Rambam continues, “However, he only decreed so for the time that the Temple existed, as the verse states (Joshua 9:23), ‘Ve’ata arurim atem velo yikaret mikem eved vechotvei etzim vesho’avei mayim le[b]eit elokai – Now you are cursed, and there shall never cease from among you woodchoppers and waterdrawers for the House of my G-d.’ Thus he [Joshua] set the conditions of their being distanced [from the congregation] during the [existence of the] Temple.”

These people are called “netinim” because they were “given” over to the labor of the Temple.  However, David later decreed that they shall never enter the congregation for all generations, even when the Temple does not exist. We read in Ezra (8:20), “Umin hanetinim shenatan david vehasarim le’avodat halevi’im…. – And of the netinim, whom David and the officers gave over to the service of the Levites….” Thus we see that he did not make their exclusion from the congregation dependent on the existence of the Temple.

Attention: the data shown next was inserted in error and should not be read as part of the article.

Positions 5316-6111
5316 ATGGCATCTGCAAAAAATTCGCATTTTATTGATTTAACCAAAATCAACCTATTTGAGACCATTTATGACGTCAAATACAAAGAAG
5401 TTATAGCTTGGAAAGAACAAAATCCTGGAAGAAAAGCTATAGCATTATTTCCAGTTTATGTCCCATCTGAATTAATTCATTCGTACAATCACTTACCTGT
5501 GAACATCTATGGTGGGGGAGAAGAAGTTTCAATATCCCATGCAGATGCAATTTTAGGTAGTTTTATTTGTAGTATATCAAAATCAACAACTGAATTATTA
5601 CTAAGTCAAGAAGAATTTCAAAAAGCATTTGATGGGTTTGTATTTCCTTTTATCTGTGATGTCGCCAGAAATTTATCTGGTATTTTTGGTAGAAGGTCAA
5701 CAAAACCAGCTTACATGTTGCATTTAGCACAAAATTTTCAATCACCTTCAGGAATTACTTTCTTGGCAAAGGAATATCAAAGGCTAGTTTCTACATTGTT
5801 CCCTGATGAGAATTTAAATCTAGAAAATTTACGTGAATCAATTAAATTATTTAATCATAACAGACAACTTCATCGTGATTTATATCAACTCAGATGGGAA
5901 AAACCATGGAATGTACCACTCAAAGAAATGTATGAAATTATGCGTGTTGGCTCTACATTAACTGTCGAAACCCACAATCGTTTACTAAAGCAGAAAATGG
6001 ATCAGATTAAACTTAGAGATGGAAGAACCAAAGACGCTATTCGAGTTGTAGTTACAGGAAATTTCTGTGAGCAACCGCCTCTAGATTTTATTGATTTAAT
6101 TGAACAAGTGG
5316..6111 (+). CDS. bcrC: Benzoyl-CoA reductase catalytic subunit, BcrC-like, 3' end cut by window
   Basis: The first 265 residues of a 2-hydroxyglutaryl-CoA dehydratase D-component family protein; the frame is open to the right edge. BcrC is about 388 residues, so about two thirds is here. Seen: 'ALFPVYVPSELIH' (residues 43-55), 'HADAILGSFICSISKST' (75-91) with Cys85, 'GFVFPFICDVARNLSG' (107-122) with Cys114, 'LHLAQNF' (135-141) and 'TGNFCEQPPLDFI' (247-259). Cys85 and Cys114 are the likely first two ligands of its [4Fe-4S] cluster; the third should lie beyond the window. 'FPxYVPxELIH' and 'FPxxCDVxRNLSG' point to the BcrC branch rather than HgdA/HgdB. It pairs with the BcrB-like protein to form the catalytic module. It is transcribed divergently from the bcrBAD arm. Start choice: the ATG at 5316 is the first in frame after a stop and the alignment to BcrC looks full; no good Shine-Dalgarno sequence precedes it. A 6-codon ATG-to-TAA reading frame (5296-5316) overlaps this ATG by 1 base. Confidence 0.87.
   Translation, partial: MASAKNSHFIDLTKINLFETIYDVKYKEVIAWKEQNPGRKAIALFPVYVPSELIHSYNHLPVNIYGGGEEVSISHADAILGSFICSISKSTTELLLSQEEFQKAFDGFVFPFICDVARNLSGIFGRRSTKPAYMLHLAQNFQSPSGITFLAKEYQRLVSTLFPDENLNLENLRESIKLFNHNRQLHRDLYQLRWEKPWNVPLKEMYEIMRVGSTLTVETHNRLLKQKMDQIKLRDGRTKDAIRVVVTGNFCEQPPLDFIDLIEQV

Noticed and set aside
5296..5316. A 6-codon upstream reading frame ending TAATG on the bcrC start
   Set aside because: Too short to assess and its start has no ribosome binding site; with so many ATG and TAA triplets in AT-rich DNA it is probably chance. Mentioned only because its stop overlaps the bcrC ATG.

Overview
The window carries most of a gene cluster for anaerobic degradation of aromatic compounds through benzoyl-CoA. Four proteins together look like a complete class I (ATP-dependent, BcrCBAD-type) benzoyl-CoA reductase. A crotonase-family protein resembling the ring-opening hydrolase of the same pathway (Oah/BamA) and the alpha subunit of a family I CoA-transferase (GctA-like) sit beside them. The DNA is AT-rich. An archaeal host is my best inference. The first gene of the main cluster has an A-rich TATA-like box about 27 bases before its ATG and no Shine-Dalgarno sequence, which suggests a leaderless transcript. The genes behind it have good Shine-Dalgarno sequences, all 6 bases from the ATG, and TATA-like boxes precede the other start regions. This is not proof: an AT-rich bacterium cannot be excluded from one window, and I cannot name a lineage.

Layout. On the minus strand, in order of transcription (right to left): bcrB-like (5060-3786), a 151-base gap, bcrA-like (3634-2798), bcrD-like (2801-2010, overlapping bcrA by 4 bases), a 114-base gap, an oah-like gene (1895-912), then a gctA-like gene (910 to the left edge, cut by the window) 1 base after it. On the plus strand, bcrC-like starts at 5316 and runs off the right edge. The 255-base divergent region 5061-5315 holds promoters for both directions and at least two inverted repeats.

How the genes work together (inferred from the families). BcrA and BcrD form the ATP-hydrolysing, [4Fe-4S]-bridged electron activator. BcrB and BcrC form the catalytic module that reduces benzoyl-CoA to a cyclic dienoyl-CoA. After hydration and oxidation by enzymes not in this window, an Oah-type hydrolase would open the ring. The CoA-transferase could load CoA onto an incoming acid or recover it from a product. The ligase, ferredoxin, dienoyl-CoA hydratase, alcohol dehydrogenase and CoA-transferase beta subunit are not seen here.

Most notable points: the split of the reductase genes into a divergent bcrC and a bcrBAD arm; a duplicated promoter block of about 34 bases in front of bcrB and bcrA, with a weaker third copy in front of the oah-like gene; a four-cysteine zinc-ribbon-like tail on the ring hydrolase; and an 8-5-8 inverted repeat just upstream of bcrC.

The Maggid Mishneh (Rambam loc. cit.) explains that Rambam follows the Gemara’s conclusion, which he sees as disputing Rava’s opinion. Thus, upon conversion there is no biblical prohibition, except for the decrees of Joshua and David. The Maggid Mishneh notes, however, the view of Ramban and Rashba, who concur with Rava’s ruling that they are biblically forbidden even upon their conversion.

R. Yechezkel Landau (Noda BiYehuda, Even HaEzer, Mahadura Kamma, Responsum 6) concurs with Rambam and explains that the Torah gives a reason for the prohibition (Deuteronomy 7:4), “Ki yasit et bincha me’acharai, ve’avdu elohim acherim. . . – For he [she] will cause your child to turn away from Me, and they will serve other gods.” Thus the prohibition would appear to apply to a society of idolaters who, when they convert, are no longer biblically prohibited; at that point the decrees of David and Joshua became the only prohibitions.

We are thus faced with two problems: your original question of how Joshua could marry a harlot, and how he could marry someone from the seven nations whom he was forbidden to marry according to his own decree.

(To be continued)

Printed from: http://www.jewishpress.com/judaism/ask-the-rabbi/q-a-joshua-marries-rahab-part-ii/2004/03/17/